Our Jazz Fest Picks for the First Weekend, 4/29 and 4/30

PHOTO: ELSA HAHNE | There are plenty of acts for any taste on the first weekend of the New Orleans Jazz and Heritage Festival including Tom Petty and the Heartbreakers for rockers; Lorde for the younger set; Pitbull for pan Latin party hip hop; George Benson for jazz guitar heads, and more New Orleans music of every stripe than any festival in the world. Here are my weekend picks. The Saturday schedule is here.

I recommend catching at least one Mardi Gras Indian tribe per day. With Saturday shaping up to be one of the most crowded days at the Fairgrounds, start at the most intimate stage with the Commanche Hunters. Led by Big Chief Ki-Ki, this tribe represents with the uptown style of beadwork and creates some of the most amazing suits you’ll ever see.

The leader of Corey Henry and the Tremé Funktet (pictured at top) has a long musical history given he’s still in his forties. The trombonist was Kermit Ruffins’ musical foil for over a decade and recently spent several years as a special guest with the nouveau funk band Galactic. Now he’s focused on his own project and based on two recent performances, they are on fire.

In keeping with my theme of trying to avoid the most crowded areas, head back to the Jazz and Heritage stage in the middle of the day for the New Breed Brass Band. Like Corey Henry, these young cats have their roots in the Tremé neighborhood and they bring the serious soul.

Jazz had a big influence on the music of the entire African continent. But for reasons too profound and deep to get into here, South Africa has produced more modern jazz artists than any other country in the Motherland. Unfortunately, trumpeter Hugh Masekela, one of the two South African greats scheduled to appear, has cancelled due to illness. Pianist Abdullah Ibrahim will carry on with our own Terence Blanchard ably filling in for Masekela in his seminal 1950s band, the Jazz Epistles. This is a must-see for me.

With Maroon 5 and Usher with the Roots drawing massive crowds at the end of the day, I am going with Alabama Shakes. I first saw this band when they were still a regional act and was blown away. Now that they have reached the big time, I can’t wait to see how their music translates to the big Jazz Fest crowd.

Sometimes when Sunday hits on the first weekend, you just want to laze around and listen to some great songs played by simpatico players. The Tin Men are just the ticket. Led by guitarist and singer/songwriter Alex McMurray, they play wry songs from his pen as well as great covers. For some reason, McMurray’s bands always seem to be booked in the first slot, but he always brings it like he’s closing the fest down. The full Sunday schedule is here.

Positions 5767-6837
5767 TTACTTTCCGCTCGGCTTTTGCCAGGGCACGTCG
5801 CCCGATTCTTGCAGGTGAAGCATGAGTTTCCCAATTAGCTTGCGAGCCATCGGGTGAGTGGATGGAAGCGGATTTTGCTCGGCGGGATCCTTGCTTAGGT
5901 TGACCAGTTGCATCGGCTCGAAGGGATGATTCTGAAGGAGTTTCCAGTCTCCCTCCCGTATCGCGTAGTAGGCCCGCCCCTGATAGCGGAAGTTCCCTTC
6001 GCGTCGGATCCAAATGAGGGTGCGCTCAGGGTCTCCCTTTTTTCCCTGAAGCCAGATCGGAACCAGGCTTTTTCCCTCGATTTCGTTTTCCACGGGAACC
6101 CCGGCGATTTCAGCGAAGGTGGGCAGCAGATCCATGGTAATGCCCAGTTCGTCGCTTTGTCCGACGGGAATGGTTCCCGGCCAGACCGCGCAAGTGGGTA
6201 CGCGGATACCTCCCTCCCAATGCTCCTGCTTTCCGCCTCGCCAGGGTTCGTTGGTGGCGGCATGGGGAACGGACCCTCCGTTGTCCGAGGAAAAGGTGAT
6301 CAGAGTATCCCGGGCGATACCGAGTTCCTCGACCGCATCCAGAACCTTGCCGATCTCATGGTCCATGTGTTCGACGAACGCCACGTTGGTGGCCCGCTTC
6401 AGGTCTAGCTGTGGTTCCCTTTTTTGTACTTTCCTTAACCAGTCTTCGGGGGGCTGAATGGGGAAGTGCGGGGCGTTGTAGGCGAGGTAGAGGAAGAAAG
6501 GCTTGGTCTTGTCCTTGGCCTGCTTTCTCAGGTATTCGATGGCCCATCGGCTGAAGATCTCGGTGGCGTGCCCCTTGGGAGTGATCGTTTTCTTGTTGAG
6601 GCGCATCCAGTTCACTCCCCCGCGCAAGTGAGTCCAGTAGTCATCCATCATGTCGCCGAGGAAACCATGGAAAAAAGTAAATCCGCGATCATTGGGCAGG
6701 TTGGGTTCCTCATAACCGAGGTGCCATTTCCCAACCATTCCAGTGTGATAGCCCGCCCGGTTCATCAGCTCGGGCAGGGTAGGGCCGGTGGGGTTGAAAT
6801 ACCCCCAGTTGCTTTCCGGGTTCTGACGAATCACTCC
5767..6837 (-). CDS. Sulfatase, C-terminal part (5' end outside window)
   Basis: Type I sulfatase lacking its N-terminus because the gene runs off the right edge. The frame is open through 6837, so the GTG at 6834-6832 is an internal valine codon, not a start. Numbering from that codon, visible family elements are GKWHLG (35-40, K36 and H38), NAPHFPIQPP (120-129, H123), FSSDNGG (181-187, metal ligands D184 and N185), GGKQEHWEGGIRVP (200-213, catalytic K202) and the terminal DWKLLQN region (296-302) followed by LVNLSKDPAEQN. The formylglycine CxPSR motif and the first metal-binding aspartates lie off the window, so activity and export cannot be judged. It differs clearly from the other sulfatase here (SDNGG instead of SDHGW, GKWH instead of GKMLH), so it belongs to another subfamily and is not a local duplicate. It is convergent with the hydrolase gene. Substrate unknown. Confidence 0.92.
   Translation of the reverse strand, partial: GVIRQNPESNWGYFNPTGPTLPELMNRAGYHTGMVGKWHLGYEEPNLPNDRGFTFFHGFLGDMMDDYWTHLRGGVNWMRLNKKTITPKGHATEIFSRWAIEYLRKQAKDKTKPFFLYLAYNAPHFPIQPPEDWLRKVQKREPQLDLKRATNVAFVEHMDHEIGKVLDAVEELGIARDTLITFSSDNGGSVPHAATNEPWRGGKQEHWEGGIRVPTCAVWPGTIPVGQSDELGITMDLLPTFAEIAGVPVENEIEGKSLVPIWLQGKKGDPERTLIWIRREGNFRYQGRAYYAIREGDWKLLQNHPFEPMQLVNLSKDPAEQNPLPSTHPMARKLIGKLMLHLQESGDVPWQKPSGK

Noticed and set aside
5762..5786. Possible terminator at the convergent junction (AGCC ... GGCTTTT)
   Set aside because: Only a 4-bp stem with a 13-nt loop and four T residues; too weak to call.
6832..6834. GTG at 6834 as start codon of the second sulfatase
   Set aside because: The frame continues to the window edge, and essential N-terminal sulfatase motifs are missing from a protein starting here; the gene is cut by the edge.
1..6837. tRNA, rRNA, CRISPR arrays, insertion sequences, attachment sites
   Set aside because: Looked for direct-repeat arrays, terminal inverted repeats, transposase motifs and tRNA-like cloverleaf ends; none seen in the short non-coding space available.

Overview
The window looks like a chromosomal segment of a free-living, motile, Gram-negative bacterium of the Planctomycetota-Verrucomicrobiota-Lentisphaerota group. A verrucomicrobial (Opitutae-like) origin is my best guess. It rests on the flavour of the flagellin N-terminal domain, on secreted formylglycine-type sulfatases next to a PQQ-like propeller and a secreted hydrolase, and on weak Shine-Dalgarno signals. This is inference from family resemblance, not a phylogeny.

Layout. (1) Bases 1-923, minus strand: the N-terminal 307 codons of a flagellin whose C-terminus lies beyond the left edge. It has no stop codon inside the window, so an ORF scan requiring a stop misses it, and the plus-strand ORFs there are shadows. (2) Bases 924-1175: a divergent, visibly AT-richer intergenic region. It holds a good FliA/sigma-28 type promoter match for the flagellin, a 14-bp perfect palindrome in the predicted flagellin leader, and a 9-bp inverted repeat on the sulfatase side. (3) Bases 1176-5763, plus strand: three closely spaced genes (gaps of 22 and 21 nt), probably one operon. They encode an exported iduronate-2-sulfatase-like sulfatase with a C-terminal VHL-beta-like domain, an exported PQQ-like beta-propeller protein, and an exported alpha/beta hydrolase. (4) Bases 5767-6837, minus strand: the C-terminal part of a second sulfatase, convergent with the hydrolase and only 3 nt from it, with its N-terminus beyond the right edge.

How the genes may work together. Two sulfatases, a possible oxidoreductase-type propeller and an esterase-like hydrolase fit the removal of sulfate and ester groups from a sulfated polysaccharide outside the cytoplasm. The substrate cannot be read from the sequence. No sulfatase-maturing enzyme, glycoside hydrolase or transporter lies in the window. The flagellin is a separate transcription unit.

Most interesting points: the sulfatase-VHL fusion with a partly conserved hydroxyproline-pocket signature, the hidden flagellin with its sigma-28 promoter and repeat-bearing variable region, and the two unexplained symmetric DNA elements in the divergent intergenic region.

For the first time in Jazz Fest history (don’t quote me on that, but I’m pretty positive it’s true), two hip-hop acts will be playing at the same time. Of the two, I am most curious about Boyfriend. A mysterious female performer who tosses gender conventions aside, she will have to tone down her notoriously risqué act for the family-friendly fest. Heads up: explicit lyrics in the video.

In yet another example of producer/director Quint Davis’ genius programming, the female street poet and rapper Telmary y Habana Sana of Cuba follows Boyfriend. Let’s hope the two powerful women pick up tips from each other.

New Orleans is known for a plethora of so-called supergroups, but many of them are just one-offs put together to sell tickets. The Magnificent 7 are an actual band with Dave Malone of the Radiators and Tommy Malone of the subdudes on guitars and vocals, Robert Mercurio of Galactic on bass, Raymond Weber of a ton of funk bands on drums, percussionist ubiquitous Michael Skinkus, John Gros of Papa Grows Funk on keys and vocals, and Mark Mullins of Bonerama on trombone.

The recent album from Lakou Mizik of Haiti has been in steady rotation since it came out over a year ago. This band is an intergenerational outfit that came together in the aftermath of the earthquake that devastated the island nation in 2010. They play a mixture of Haitian roots music and more modern Caribbean sounds. This is dance music first and foremost; so expect the crowd in front of the Jazz and Heritage stage to be moving. Push dem chairs back!

Latin hip hop will take over the Congo Square stage Sunday afternoon making April 30 the first day in Jazz Fest history with four hip-hop acts (this I am sure of). Gente de Zona (People of the Zone) are Cuban and they precede the world’s most famous musician of Cuban descent, Pitbull. Besides doing their own thing, Gente de Zona have recorded with Enrique Iglesias and Marc Anthony among others.

Check back next week for our second weekend picks.

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